Burghersh, Henry (DNB00)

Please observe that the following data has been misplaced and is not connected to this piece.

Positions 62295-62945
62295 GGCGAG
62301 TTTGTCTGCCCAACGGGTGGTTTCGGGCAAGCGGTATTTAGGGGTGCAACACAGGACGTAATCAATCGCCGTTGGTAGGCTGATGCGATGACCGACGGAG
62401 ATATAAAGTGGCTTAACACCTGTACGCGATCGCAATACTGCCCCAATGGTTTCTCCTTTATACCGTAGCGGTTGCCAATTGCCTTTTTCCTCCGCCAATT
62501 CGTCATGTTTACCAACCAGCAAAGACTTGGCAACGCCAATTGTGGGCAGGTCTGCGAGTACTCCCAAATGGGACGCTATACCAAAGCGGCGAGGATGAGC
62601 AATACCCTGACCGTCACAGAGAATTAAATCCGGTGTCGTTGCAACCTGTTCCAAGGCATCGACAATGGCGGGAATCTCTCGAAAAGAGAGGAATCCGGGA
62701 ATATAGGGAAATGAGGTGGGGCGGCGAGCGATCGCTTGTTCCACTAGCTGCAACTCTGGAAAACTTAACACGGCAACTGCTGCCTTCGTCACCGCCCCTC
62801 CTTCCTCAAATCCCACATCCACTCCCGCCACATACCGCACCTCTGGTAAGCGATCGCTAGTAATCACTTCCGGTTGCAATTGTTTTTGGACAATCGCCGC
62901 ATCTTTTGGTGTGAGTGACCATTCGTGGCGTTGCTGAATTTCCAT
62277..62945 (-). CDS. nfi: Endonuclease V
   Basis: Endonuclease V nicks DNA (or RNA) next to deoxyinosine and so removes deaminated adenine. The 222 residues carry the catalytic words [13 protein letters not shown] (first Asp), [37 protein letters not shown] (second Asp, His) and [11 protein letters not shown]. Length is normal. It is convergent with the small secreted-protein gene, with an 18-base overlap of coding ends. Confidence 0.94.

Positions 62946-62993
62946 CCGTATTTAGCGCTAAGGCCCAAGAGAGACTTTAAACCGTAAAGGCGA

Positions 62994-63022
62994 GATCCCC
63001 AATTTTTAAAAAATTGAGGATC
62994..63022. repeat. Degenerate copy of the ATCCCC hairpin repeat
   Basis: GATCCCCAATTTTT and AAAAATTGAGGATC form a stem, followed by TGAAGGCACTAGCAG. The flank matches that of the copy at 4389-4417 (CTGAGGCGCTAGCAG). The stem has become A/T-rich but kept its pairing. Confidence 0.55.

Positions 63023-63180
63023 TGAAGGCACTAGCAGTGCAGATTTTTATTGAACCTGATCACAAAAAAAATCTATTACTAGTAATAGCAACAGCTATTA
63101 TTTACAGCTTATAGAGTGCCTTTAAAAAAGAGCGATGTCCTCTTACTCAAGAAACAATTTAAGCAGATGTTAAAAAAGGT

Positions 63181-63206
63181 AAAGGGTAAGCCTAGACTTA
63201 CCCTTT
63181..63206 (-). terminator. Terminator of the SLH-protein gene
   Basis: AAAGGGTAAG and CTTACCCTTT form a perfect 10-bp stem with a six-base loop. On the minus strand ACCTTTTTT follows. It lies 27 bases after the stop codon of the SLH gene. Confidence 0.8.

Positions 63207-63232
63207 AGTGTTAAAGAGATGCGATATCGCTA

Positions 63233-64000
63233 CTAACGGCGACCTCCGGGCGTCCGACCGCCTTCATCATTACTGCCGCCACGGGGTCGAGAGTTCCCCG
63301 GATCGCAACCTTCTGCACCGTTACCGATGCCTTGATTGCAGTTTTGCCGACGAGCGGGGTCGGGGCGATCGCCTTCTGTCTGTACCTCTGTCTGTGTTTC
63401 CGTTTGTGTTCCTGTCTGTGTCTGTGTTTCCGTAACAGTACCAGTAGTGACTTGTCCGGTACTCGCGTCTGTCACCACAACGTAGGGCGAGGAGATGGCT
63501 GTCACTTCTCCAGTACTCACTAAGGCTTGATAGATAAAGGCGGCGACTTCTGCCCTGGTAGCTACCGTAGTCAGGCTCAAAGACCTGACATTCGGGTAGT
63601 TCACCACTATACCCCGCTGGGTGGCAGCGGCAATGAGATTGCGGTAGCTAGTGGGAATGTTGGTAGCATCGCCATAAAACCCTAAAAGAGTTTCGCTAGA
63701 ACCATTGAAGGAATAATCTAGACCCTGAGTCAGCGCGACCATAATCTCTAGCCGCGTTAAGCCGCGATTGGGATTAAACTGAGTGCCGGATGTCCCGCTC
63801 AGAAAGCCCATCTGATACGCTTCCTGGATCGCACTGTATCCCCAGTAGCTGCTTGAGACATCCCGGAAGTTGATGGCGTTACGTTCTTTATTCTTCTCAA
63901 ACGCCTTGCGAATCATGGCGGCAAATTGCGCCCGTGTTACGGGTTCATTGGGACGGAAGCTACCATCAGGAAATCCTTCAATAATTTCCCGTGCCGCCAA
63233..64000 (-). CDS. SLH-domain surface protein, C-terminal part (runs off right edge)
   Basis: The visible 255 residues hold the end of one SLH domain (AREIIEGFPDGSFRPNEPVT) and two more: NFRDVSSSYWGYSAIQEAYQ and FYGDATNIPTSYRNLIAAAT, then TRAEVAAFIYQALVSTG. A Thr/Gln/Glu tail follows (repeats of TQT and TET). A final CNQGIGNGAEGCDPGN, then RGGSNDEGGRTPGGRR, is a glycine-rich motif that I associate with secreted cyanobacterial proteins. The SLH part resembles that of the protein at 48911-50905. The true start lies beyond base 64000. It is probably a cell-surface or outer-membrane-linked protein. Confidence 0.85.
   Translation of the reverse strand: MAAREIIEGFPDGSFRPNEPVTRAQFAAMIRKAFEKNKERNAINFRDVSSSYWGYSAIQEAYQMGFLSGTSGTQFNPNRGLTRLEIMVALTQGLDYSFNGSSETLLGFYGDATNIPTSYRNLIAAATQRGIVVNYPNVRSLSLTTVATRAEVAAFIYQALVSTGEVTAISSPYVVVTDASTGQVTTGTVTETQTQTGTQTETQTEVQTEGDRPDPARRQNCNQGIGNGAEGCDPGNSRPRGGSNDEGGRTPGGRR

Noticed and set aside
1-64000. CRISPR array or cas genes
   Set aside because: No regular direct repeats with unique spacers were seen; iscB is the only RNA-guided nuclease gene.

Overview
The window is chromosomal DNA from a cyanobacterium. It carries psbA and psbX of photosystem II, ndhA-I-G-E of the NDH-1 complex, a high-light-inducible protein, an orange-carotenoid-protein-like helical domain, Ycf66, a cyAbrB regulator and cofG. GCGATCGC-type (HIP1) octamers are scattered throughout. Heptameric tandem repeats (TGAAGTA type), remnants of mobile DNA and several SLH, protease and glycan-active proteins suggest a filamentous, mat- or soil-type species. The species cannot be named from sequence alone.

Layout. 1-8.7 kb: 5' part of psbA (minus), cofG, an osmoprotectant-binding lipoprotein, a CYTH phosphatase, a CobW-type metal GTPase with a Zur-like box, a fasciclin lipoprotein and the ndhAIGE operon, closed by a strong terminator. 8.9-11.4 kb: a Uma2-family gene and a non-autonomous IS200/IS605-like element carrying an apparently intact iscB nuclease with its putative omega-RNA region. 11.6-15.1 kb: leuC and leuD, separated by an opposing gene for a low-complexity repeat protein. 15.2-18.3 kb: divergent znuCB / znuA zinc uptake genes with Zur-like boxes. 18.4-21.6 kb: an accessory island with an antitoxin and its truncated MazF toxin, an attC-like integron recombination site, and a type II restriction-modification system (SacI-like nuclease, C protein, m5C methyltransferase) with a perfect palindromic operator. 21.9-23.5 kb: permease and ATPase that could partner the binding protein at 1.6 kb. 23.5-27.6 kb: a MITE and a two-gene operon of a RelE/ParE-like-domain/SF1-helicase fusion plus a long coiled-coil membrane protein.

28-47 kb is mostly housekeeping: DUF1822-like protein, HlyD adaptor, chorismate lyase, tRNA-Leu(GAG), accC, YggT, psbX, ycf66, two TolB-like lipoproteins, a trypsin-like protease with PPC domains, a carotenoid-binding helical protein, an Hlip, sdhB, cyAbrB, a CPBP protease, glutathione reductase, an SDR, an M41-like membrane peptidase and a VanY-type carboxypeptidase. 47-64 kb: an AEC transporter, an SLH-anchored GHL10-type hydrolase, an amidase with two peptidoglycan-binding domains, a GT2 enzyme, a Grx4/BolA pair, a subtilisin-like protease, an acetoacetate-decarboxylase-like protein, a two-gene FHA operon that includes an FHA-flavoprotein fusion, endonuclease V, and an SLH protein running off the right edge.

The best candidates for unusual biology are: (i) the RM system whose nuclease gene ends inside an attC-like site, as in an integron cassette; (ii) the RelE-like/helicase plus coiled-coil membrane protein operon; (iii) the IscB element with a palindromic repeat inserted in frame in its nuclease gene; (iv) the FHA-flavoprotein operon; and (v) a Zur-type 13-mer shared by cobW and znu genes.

BURGHERSH, HENRY (1292–1310), bishop of Lincoln, was third son of Sir Robert Burghersh, lord Burghersh, whose family took their name from Burghersh or Burwash in Sussex. His mother was the sister of the powerful noble, Bartholomew, lord Badlesmore. Having chosen an ecclesiastical career, the young man devoted himself to the study of civil and canon law in the foreign universities. When only twenty-five years of age, 17 Nov. 1316, he was appointed to the prebendal stall of Riccall in York Minster (Le Neve, iii. 209). On the death of John Sendale, bishop of Winchester, in 1319, the young man’s all-powerful uncle, Badleamere, sought the dignity for him. Badlesmere was the main bulwark of Edward against Thomas of Lancaster, and his influence is illustrated by the urgency with which Edward assailed the pope (John XXII) on behalf of Burghersh, who was still studying law at Angers. On 2 and 9 Nov. and if Dec. 1319 the king made three distinct applications to the pope in favour of Burghersh, accompanying his letters to the pope with others to the cardinals of the curia and his own nuncios calling upon them to use their influence on his behalf. The letters rise in earnestness of entreaty and in commendation of Burghersh, whom he declares, contrary to the fact, to be of legitimate age for consecration, and to be endowed with all necessary learning, especially of a legal character, and every suitable virtue. The king's urgency failed. The rich see of Winchester was bestowed on a foreigner, Rigaud Asser. The correspondence, which is curious and painfully instructive, as showing the complete subjugation of the church of England to the papal see, may he found in Rymer, ii. i. 405, 406, 407, 411. The bishop of Lincoln, John of Dalderby, universally revered for his sanctity, died on 12 Jan. 1320. The dean and chapter, in pursuance of their undoubted rights, elected their dean, Henry of Mansfield, to the vacant sec. Mansfield, however, declined the episcopate. The second choice of the chapter fell on Antony Belt (1279-1343) [q. v.], the chancellor of this church, who was not indisposed to accept the oliice. Again the electors were baulked. Lord Badlesmere was then at the papal court at Avignon on a mission from Edward (Adam Murimuth, p. 31). He availed himself of the opportunity to plead the cause of his nephew, in whose behalf, only three days after Bishop Dalderby’s decease, and probably on the very day of its notification to him, 16 Jan. 1320, his royal master had already addressed a fourth letter to the pope, followed by a fifth letter on 6 March (Rymar, ii. i, 414 ill 814 ff.) His application was warmly supported, and the large bribes offered, ‘pecuniæ non modicæ interventionem ’ (Gesta Edw. de Carnarvon, Rolls Series, ii. 60), furnished a powerful inducement. The election of Antony Bek was shamelessly annulled, and the dean and chapter of Lincoln were informed that the pppe had reserved the appointment to himself by way of provision, and had selected Henry Burghersh, though not of canonical age, being only in his twenty-ninth year; this ‘defect of age,' in the words of the papal letter to Edward, ‘being compensated by the abundance of the young man's merits and virtues, as he was well furnished with knowledge of letters, illustrious by nobility of family, remarkable for moral an virtuous living, and adorned with other manifold gifts’ (Rymer, Fœd, ii. i. 425). The scandal of such an appointment called forth on measured reprobation from those to whom the independence of the church and realm was dear. Perhaps to avoid public offence the consecration was performed at Boulogne, 20 July, in the presence of Edward II. His consecrator was Salmon, bishop of Norwich, Adam of Orlton, bishop of Hereford, the infamous conspirator against Edward II, being one of the assistant prelates. Burghersh did not rise above the average moral standard of the English episcopate when it was almost at its lowest. Walsingham charges him with avarice beyond his fellows, and a bold contempt of the rights of others. He was, in common with the leading Lnrelates of his time, far more of a statesman than a bishop. The utmost that John of Schalby, his registrar, can say in his favour is that he bore the ‘royal persecutions' patiently, and obtained the right of sanctua for the bishop's palace and canons' houses at Lincoln, already granted to the cathedral church.